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Severe obesity is associated with symptomatic presentation, higher parathyroid hormone levels, and increased gland weight in primary hyperparathyroidism.

Publication ,  Journal Article
Adam, MA; Untch, BR; Danko, ME; Stinnett, S; Dixit, D; Koh, J; Marks, JR; Olson, JA
Published in: J Clin Endocrinol Metab
November 2010

CONTEXT: A relationship between primary hyperparathyroidism (PHPT) and obesity has been observed but is incompletely understood. Furthermore, obesity has been associated with vitamin D deficiency, suggesting that the three conditions may be linked. OBJECTIVE: We hypothesized that PHPT in morbidly obese patients is more severe and that the difference may be explained by vitamin D deficiency. DESIGN AND SETTING, PARTICIPANTS, AND OUTCOME MEASURES: Records of 196 patients with surgically treated PHPT and known body mass index (BMI) were examined. Patients were stratified into three BMI groups: group I (nonobese), BMI < 25 kg/m(2) (n = 54); group II (non-severely obese), BMI 25-34 kg/m(2) (n = 102); and group III (severely obese), BMI 35 kg/m(2) or greater (n = 40). RESULTS: Preoperative PTH levels were higher in group ΙΙΙ compared with group Ι (181 ± 153 vs. 140 ± 80 pg/ml, p = 0.04). Group III patients had larger tumors on average compared with group I (1.8 ± 1.5 vs. 1.04 ± 1.5 g, P = 0.0002). In group III, BMI positively correlated with parathyroid tumor weight (r = 0.5, P = 0.002). Postoperative PTH was higher in group III compared with group Ι (61 ± 41 vs. 44 ± 28 pg/ml, P = 0.02). There was higher frequency of depression, musculoskeletal symptoms, weakness, and gastroesophageal reflux disease in group III patients. CONCLUSIONS: BMI positively correlated with parathyroid tumor weight independent of vitamin D. Severely obese patients have larger parathyroid tumor weight, higher pre- and postoperative PTH, and greater symptoms.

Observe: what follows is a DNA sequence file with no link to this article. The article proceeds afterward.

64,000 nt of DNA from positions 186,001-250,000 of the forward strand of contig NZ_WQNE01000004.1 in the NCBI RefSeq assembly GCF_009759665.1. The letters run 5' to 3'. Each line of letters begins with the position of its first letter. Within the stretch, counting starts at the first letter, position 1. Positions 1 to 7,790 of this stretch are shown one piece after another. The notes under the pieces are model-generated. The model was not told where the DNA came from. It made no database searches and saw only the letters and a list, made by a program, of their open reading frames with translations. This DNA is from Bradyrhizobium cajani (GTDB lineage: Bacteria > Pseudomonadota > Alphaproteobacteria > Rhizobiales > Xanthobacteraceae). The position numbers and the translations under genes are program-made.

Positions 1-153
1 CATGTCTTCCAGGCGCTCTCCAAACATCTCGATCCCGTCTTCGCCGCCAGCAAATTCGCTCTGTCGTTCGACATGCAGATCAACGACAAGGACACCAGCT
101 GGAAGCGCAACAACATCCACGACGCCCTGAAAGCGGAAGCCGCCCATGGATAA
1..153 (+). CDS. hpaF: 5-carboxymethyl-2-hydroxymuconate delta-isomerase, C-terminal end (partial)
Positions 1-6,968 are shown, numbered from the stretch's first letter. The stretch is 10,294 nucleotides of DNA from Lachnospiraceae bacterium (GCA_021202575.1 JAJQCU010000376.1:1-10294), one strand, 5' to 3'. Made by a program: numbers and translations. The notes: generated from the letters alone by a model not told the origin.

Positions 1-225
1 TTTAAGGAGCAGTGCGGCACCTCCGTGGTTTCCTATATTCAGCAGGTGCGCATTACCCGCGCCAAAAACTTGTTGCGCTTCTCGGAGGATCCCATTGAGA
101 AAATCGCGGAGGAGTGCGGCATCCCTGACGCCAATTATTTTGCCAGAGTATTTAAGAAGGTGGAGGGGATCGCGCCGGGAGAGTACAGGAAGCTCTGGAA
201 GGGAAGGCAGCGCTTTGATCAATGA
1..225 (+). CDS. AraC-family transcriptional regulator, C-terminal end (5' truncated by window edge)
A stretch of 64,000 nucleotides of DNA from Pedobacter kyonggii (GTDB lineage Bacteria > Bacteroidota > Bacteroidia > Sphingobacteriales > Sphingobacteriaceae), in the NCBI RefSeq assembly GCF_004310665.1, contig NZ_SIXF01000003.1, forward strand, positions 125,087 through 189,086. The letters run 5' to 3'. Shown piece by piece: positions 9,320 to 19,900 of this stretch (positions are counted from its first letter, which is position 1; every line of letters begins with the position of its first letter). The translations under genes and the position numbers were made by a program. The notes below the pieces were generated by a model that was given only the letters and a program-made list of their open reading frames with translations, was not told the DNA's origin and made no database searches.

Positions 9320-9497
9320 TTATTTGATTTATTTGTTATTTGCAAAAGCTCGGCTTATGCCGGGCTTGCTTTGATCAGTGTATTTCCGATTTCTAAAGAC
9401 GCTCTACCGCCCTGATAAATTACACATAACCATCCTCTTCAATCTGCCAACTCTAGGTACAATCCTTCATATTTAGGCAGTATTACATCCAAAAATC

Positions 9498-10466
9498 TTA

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Published In

J Clin Endocrinol Metab

DOI

EISSN

1945-7197

Publication Date

November 2010

Volume

95

Issue

11

Start / End Page

4917 / 4924

Location

United States

Related Subject Headings

  • Vitamin D Deficiency
  • Vitamin D
  • Severity of Illness Index
  • Parathyroid Neoplasms
  • Parathyroid Hormone
  • Parathyroid Glands
  • Obesity
  • Medical Records
  • Hyperparathyroidism
  • Humans
 

Citation

APA
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ICMJE
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Adam, M. A., Untch, B. R., Danko, M. E., Stinnett, S., Dixit, D., Koh, J., … Olson, J. A. (2010). Severe obesity is associated with symptomatic presentation, higher parathyroid hormone levels, and increased gland weight in primary hyperparathyroidism. J Clin Endocrinol Metab, 95(11), 4917–4924. https://doi.org/10.1210/jc.2010-0666
Adam, Mohamed Abdelgadir, Brian R. Untch, Melissa E. Danko, Sandra Stinnett, Darshana Dixit, James Koh, Jeffrey R. Marks, and John A. Olson. “Severe obesity is associated with symptomatic presentation, higher parathyroid hormone levels, and increased gland weight in primary hyperparathyroidism.J Clin Endocrinol Metab 95, no. 11 (November 2010): 4917–24. https://doi.org/10.1210/jc.2010-0666.
Adam MA, Untch BR, Danko ME, Stinnett S, Dixit D, Koh J, et al. Severe obesity is associated with symptomatic presentation, higher parathyroid hormone levels, and increased gland weight in primary hyperparathyroidism. J Clin Endocrinol Metab. 2010 Nov;95(11):4917–24.
Adam, Mohamed Abdelgadir, et al. “Severe obesity is associated with symptomatic presentation, higher parathyroid hormone levels, and increased gland weight in primary hyperparathyroidism.J Clin Endocrinol Metab, vol. 95, no. 11, Nov. 2010, pp. 4917–24. Pubmed, doi:10.1210/jc.2010-0666.
Adam MA, Untch BR, Danko ME, Stinnett S, Dixit D, Koh J, Marks JR, Olson JA. Severe obesity is associated with symptomatic presentation, higher parathyroid hormone levels, and increased gland weight in primary hyperparathyroidism. J Clin Endocrinol Metab. 2010 Nov;95(11):4917–4924.
Journal cover image

Published In

J Clin Endocrinol Metab

DOI

EISSN

1945-7197

Publication Date

November 2010

Volume

95

Issue

11

Start / End Page

4917 / 4924

Location

United States

Related Subject Headings

  • Vitamin D Deficiency
  • Vitamin D
  • Severity of Illness Index
  • Parathyroid Neoplasms
  • Parathyroid Hormone
  • Parathyroid Glands
  • Obesity
  • Medical Records
  • Hyperparathyroidism
  • Humans